“If you are an introvert, you are born with a temperament that craves to be alone, delights in meaningful connections, thinks before speaking and observes before approaching. If you are an introvert, you thrive in the inner sanctuary of the mind, heart and spirit, but shrink in the external world of noise, drama and chaos.” ~ Aletheia Luna, Quiet Strength: Embracing, Empowering and Honoring Yourself as an Introvert
Introverts can be mysterious creatures. They are great listeners and love to have a good conversation with a close friend, but they also need their space, and can get easily drained by social gatherings. Extroverts, on the other hand, are revitalized by the same kind of gatherings. One way to know where you fall out on the spectrum is to see where you go to recharge: your room, a book, a good friend; or a party, gathering, or night on the town.
Though that is the external difference, it is much more complex, as introverts and extroverts are actually wired differently in their brains. When receiving information, an extrovert uses the neural pathways responsible for senses, while introverts go the longer route through pathways responsible for empathy, planning, self talk, outcome, and personal long-term memories.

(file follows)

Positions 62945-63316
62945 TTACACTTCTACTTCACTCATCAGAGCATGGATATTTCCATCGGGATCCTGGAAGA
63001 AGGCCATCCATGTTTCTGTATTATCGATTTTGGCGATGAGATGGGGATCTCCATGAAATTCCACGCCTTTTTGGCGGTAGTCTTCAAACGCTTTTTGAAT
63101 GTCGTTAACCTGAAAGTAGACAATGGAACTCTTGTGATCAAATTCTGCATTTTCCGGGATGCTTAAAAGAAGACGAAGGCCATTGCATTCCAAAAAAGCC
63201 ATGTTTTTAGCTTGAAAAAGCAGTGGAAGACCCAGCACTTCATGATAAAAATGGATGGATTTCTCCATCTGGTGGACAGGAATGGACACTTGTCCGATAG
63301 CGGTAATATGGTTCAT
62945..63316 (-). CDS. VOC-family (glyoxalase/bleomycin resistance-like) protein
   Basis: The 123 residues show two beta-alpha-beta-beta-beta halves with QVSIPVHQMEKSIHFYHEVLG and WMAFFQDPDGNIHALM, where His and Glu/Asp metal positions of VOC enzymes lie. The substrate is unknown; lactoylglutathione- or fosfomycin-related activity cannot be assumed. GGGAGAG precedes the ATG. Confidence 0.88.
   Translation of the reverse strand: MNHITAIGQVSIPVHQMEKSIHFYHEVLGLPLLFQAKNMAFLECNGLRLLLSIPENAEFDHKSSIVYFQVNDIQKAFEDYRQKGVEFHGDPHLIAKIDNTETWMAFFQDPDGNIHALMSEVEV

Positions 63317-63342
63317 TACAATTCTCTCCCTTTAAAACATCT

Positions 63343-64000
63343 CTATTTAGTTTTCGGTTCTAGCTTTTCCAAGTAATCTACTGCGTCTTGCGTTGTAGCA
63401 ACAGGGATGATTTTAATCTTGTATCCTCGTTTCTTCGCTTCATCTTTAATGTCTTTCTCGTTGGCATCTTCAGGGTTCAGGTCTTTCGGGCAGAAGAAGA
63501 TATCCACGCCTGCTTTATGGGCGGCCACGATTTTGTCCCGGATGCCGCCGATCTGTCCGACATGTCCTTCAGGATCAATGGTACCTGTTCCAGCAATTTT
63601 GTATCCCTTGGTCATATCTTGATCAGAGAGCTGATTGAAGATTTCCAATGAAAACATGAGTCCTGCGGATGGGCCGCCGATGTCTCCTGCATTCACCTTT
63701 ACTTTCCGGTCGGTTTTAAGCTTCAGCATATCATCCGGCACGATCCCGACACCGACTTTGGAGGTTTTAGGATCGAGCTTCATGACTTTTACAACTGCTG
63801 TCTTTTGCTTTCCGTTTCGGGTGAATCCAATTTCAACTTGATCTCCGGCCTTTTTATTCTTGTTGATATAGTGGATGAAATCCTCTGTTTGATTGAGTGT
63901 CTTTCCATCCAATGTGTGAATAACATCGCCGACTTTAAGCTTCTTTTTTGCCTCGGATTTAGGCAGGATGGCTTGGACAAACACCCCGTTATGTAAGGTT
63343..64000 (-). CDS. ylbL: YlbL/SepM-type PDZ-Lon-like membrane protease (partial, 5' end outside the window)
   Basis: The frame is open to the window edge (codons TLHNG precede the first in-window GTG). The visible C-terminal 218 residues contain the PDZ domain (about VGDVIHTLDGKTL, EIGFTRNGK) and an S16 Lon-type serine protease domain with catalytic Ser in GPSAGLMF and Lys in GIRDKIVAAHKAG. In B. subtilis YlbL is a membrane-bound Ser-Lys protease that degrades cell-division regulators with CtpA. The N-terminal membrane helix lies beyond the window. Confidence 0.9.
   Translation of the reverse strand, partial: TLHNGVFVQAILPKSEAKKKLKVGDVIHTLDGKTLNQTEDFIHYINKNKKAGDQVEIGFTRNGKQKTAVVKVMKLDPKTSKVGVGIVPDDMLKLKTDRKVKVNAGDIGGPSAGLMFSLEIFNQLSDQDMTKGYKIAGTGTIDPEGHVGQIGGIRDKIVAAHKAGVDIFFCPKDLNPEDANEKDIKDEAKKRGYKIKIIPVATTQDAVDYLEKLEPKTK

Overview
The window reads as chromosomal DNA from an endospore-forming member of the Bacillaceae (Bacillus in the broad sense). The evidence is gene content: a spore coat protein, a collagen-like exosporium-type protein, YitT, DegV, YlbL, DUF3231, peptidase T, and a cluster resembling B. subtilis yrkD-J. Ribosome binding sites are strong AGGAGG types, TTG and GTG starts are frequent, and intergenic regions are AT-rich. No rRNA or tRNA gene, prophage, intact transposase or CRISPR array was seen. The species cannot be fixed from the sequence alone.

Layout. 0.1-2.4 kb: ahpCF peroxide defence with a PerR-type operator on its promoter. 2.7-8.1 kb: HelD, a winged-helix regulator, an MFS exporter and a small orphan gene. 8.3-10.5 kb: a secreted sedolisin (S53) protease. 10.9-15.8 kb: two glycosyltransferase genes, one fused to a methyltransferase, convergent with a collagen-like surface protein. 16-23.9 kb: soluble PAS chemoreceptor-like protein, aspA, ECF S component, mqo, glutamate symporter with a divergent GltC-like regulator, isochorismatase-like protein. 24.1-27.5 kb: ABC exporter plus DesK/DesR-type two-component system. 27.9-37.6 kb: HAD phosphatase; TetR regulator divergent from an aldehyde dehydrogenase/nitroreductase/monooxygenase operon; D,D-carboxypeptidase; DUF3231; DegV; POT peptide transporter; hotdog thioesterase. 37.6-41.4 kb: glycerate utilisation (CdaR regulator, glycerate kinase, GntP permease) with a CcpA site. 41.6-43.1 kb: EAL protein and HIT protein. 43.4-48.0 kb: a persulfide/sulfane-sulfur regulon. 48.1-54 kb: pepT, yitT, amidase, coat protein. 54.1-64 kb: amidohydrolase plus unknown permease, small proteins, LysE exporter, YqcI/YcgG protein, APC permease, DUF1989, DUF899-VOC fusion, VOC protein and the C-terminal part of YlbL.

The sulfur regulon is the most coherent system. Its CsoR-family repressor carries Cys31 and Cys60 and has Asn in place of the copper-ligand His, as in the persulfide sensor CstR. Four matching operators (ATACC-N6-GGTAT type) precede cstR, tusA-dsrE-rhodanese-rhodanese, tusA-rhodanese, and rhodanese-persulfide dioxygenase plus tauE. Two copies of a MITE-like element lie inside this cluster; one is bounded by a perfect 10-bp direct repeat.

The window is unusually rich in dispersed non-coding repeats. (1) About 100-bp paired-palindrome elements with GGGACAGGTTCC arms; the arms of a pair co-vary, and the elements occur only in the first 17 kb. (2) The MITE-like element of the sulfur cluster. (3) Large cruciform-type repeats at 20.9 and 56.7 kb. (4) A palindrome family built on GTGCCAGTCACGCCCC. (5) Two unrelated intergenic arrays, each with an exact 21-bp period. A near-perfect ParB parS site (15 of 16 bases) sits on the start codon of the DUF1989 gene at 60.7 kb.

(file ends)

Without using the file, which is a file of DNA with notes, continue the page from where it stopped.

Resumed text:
This causes an extrovert to be in the moment, whereas the introvert is still processing. This also explains why it takes longer for introverts to speak up, and why they are so tired after a social excursion.
“All this talking, this rather liquid confessing, was something I didn’t think I could ever bring myself to do. It seemed foolhardy to me, like an uncooked egg deciding to come out of its shell: there would be a risk of spreading out too far, turning into a formless puddle.” ~ Margaret Atwood
As an introvert, it’s sometimes hard to share myself and communicate with others. I can be pretty efficient when sitting down with a loved one to talk, but certain things are still hard for me, such as big gatherings, chatty people, or not enough alone time to process and think.
Here are some things that I’ve found helpful in communicating and socializing with others (especially those others who are more on the extroverted side).
1) Set aside times to talk
If you find that conversations are stressful, or if you find that you are not having the relaxed conversations that you crave, set aside specific times to talk with your loved ones. Sometimes you can spend the whole day with a person and still do not feel that you’ve learned anything about them, or had a heart-to-heart.
This is because we spend our days doing so many things, and though extroverts can feel comfortable having conversations amongst the chaos of the day, we introverts need a calm and quiet space.
So set aside time with your loved ones when you want to talk. When I used to smoke cigarettes, I would always use that time to catch up with a friend (who I’d drag along for the outing).
But now that I’ve broken that habit, I need to find different times to spend talking to loved ones. Having dinner together with your partner, or getting coffee with a friend, is a great time to just sit and talk without big distractions.